Tuesday, May 31, 2011
Powerful processors and software enable DSLRs to do things never before possible in-camera
Nikon D5100 with the GP-1 GPS unit
A few digital cameras have built-in GPS units (including Sony's SLT-A55 DSLR), which can record the location where each image is shot (latitude, longitude and altitude). This information is recorded in the image's EXIF metadata. You can sort images by location, and plot them on digital maps. You also can get geotagging GPS units that enable this capability (Nikon's GP-1 for some of its DSLRs, for example).
For some time now, many digital cameras can detect human faces in a scene (including a number of DSLRs), and optimize focus and exposure accordingly. This simplifies photographing people or groups. An offshoot of face detection, Sony's Smile Shutter can detect when a subject is smiling and trip the shutter at that moment.
One bane of people photographers is the fact that people blink, often just as the shutter is tripped. Blink-detection technology can detect a blinking subject, and warn you that one or more subjects blinked in the last shot so you can reshoot on the spot.
Most DSLRs offer in-camera noise reduction (NR). It comes in two flavors: long-exposure NR and high-ISO NR.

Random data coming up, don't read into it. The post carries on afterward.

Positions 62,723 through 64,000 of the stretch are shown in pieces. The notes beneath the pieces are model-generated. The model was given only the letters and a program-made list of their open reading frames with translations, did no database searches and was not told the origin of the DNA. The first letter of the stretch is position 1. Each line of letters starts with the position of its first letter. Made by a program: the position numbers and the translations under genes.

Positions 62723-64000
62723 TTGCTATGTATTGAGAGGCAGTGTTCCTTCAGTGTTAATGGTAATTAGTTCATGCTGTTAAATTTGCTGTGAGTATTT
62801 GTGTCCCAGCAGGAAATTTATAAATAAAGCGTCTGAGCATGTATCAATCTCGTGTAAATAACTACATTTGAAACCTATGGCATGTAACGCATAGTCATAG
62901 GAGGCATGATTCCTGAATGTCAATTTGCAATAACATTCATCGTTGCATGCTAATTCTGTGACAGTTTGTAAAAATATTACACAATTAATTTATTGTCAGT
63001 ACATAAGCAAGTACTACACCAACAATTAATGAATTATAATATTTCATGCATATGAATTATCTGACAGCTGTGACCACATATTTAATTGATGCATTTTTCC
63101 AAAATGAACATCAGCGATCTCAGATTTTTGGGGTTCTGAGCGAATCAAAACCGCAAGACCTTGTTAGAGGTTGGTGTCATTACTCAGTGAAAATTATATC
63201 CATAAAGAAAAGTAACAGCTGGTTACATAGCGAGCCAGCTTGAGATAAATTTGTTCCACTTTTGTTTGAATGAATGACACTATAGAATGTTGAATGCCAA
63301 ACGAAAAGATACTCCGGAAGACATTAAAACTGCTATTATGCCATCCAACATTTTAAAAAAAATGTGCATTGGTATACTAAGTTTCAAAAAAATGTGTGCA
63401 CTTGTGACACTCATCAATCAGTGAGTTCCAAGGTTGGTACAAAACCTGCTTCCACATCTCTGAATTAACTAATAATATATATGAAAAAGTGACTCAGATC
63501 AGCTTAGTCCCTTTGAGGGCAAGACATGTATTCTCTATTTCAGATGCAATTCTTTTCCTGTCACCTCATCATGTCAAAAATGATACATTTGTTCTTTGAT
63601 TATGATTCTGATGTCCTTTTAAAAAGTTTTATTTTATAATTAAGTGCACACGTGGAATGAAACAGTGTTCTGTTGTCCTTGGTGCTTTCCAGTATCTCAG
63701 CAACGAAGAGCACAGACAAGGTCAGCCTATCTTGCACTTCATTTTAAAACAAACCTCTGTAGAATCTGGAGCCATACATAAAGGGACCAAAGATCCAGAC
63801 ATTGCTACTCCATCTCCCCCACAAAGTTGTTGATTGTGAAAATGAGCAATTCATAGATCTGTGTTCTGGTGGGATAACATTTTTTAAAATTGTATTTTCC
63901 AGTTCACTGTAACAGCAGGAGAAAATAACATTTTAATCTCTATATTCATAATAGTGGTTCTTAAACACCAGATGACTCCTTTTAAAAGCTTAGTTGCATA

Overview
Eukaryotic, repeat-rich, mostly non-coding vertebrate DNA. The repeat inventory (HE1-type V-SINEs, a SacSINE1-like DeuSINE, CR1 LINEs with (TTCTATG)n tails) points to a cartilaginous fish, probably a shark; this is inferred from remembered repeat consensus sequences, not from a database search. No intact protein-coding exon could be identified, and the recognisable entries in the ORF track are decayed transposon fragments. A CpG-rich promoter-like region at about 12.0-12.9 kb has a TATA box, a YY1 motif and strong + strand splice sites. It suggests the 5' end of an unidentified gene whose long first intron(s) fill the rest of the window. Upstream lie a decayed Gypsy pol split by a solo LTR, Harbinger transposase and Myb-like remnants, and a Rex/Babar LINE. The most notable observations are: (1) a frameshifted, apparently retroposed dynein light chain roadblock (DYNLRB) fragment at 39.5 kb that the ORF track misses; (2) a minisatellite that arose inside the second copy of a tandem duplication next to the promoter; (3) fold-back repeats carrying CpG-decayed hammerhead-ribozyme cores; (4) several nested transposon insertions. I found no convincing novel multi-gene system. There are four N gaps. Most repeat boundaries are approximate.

When you make long exposures, more noise is produced as the exposure times lengthen. Most DSLRs have a long-exposure NR feature that takes a second "dark frame" after you shoot an image, activating the sensor for the same duration, but with the shutter closed. This records the noise pattern. The camera then subtracts the noise pattern in the dark frame from the data in the actual image to reduce the noise quite effectively.
When you increase the ISO setting of a digital camera, image data is amplified, resulting in increased noise of a different sort. High-ISO noise consists of two parts: chrominance noise (color blotches) and luminance noise (grain, like gray spots). This is different than long-exposure noise, and the camera deals with it in a different way. Exact details vary among camera manufacturers, but basically, the weaker settings deal with chrominance noise (which most viewers find offensive), while higher settings also work on luminance noise (and might reduce fine detail in the process). You also can use just the default setting, which works well for most images.
You also can apply NR when you process your images, of course, using your RAW converter or image-editing software, but it's very convenient to be able to do it as you shoot. The main drawbacks to in-camera NR are that it's not as effective as postproduction NR (your computer's processor is more powerful than cameras' built-in processors, allowing for more powerful NR algorithms), and it slows camera performance: Since the long-exposure NR "dark exposure" is equal in duration to the image exposure, it takes the camera twice as long to record each image; and high-ISO NR can reduce the number of consecutive exposures you can make in continuous-drive mode.
Sony's Multi-Frame NR shoots six frames in rapid succession, then combines the data into a single image with greatly reduced noise, providing ISO settings up to 25,600 in cameras that otherwise top out at ISO 6400.
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